Compiling QML to C++: QtQuick Controls and optional imports

This is the sixth installment in the series of blog posts on how to adjust your QML application to take the maximum advantage of qmlsc. In the first post we've set up the environment. You should read that post first in order to understand the others.

This time I will show how to deal with the optional imports provided by Qt's own modules. When compiling any QML file that imports QtQuick.Controls you are greeted with a message of this kind:

Warning: QtQuick.Controls uses optional imports which are not supported. Some types might not be found.

Indirectly, among other problems, this leads to:

Warning: CategoryLabel.qml:145:9: unknown grouped property scope anchors.
    anchors.verticalCenter: txt.verticalCenter

As qmlsc doesn't know the QtQuick.Controls types, it doesn't know they provide anchors. This one is an ImageToolButton, derived ToolButton as probided by QtQuick.Controls. As qmlsc doesn't know the type of the property the binding is assigned to, it cannot compile the binding.

Profiling using QML Profiler reveals that the 26 calls calls to the binding on anchors.verticalCenter take 54.2µs, of which 29.5µs are spent on JavaScript execution.

What does the warning mean? QtQuick.Controls uses different styles, depending on your platform. On windows it usually uses a "windows" style, on macOS a "macOS" style, etc. However, you can override the automatic style selection at run time using the QT_QUICK_CONTROLS_STYLE environment variable, via a configuration file, and in a number of other ways. This means, when QtQuick.Controls is imported, qmlsc does not know what types it will provide. It could be the types from either of the styles available.

We can fix this by nailing down the style to be used at compile time. Since our Timeline module uses QtQuick.Controls practically everywhere, the easiest way to do it is to just import the specific style we want to use from the module definition in the CMakeLists.txt. There we can use CMake to choose a different style depending on platform or other criteria we may need. We change our module as follows and drop all the QtQuick.Controls imports from the individual QML files:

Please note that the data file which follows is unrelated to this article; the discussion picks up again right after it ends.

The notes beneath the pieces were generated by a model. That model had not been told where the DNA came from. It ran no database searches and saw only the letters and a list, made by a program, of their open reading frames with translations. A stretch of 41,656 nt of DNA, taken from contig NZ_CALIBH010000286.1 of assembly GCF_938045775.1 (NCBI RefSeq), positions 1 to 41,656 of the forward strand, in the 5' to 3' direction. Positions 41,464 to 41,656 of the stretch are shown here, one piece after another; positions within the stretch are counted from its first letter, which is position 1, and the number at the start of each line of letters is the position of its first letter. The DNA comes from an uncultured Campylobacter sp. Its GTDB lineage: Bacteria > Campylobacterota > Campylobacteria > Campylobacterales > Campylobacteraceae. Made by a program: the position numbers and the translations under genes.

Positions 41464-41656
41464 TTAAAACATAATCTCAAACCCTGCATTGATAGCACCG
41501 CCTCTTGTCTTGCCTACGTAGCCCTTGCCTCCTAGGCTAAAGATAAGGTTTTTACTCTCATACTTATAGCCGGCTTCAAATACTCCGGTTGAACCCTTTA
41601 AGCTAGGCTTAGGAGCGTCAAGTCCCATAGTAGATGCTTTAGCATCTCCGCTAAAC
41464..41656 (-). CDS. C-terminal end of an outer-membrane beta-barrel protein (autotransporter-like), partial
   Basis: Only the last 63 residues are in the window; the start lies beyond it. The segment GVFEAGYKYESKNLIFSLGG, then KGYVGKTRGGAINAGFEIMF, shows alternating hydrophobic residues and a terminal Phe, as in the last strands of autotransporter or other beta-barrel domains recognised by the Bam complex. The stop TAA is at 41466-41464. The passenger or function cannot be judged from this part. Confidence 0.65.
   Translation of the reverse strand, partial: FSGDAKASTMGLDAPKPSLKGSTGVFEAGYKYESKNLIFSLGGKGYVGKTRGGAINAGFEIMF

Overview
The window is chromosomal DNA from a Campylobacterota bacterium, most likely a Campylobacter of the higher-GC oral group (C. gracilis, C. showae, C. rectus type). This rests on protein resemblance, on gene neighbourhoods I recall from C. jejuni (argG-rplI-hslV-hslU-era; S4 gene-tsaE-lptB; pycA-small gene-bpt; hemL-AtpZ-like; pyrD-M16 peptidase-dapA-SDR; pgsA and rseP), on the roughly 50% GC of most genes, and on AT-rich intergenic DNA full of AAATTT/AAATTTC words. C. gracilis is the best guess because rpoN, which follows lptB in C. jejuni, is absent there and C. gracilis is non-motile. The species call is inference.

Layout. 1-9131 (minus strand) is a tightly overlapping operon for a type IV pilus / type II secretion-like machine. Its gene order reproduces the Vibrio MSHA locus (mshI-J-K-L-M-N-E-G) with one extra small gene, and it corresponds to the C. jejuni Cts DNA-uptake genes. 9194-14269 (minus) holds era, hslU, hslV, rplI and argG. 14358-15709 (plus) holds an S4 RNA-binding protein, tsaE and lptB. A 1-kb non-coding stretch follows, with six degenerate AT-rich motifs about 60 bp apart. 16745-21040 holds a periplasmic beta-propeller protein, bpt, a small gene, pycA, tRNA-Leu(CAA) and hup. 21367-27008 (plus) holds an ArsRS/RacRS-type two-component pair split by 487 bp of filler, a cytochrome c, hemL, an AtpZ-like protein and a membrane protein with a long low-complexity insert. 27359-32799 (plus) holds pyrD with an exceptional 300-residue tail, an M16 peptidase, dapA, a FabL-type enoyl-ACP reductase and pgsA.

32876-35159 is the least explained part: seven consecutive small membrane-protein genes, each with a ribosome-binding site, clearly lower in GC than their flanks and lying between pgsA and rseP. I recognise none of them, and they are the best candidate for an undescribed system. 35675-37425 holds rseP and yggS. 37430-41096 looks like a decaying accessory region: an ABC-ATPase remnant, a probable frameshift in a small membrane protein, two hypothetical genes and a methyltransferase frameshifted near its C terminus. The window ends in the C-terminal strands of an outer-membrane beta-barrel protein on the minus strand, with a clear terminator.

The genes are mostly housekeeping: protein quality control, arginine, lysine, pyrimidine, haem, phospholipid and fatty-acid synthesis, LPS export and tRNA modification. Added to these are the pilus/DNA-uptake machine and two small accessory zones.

if(WIN32)
  set(QUICK_CONTROLS "QtQuick.Controls.Windows")
elseif(APPLE)
  set(QUICK_CONTROLS "QtQuick.Controls.macOS")
else()
  set(QUICK_CONTROLS "QtQuick.Controls.Basic")
endif()

qt_add_qml_module(Tracing
  URI "QtCreator.Tracing"
  VERSION "1.0"
  NO_PLUGIN
  DEPENDENCIES
    QtQuick
  IMPORTS
    ${QUICK_CONTROLS}
  QML_FILES
    ${TRACING_QML_FILES}
  RESOURCES
    ${TRACING_QML_RESOURCES}
  SOURCES
    ${TRACING_CPP_SOURCES}
)

In reality, we cannot do this to Qt Creator because people value the choice they have in customizing Qt Creator's look and feel to whatever desktop environment they are using. If you are developing a commercial application that tightly controls its look and feel, and possibly ships its own style, you may want to fix the style at compile time anyway, though. In that case, you can reap the benefits of compiling the QML code that uses it to C++ in addition.

After applying this change, the binding on anchors.verticalCenter can be compiled to C++. Now the 26 calls take 29µs, of which 13.7µs are spent on JavaScript execution. That's a rather significant improvement from the 54.1µs and 29.5µs we've seen before.

Compatibility

Module-level imports have been available since Qt 5.14, but before Qt 6 they have a number of flaws. First, in Qt 5 you don't get to use qt_add_qml_module(). Therefore you have to write your qmldir files manually or better, write your own build system code to generate them. Then, the qmldir "import" directive in Qt 5 will only behave reasonably if:

  1. The module in question also declares some QML types itself.
  2. All of the other types are C++-based (not .qml files).
  3. The module has a plugin. You cannot directly compile it into your application.

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